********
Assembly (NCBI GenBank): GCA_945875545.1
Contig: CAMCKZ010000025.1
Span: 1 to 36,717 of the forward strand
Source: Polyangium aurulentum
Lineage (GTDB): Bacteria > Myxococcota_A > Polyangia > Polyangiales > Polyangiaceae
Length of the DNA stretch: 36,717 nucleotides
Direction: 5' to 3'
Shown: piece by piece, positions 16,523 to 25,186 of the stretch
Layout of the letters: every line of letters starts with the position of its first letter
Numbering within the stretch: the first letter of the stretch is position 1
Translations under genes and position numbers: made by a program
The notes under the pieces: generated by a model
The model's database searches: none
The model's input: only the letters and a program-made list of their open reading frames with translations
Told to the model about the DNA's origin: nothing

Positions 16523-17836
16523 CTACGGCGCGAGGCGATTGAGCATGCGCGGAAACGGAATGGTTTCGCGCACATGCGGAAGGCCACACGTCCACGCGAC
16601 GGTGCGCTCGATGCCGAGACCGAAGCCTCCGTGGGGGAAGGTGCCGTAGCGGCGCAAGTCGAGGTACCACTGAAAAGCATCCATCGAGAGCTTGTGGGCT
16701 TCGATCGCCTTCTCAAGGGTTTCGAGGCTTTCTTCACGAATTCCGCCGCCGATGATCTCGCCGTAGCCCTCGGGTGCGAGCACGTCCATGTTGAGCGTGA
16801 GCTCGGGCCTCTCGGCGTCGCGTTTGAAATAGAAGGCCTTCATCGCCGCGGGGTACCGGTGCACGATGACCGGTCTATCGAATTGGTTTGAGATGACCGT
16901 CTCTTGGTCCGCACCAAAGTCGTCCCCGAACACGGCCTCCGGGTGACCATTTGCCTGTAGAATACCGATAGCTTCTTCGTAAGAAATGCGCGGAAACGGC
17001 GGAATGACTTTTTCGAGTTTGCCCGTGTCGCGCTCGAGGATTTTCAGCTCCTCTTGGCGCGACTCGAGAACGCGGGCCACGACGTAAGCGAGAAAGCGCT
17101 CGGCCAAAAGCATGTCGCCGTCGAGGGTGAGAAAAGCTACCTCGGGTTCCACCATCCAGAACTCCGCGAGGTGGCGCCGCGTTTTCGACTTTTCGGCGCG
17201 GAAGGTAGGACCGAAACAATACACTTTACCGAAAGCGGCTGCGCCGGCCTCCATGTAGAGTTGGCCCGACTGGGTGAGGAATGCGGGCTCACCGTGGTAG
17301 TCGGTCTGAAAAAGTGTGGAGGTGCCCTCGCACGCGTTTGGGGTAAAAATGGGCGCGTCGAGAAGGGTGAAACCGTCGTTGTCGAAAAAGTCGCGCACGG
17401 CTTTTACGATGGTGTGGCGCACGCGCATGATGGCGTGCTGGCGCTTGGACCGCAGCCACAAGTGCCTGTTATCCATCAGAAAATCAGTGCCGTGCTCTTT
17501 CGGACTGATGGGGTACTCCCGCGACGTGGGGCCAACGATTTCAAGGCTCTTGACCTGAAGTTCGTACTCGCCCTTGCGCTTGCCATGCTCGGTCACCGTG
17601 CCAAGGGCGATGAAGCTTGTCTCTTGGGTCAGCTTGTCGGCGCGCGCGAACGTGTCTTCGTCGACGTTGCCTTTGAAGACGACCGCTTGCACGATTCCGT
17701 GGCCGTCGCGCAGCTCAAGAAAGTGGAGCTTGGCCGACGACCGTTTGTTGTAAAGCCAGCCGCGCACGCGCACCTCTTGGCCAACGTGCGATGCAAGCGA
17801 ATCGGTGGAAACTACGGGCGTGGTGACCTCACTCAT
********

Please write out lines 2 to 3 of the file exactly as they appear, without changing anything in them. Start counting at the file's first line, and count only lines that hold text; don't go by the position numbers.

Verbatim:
Contig: CAMCKZ010000025.1
Span: 1 to 36,717 of the forward strand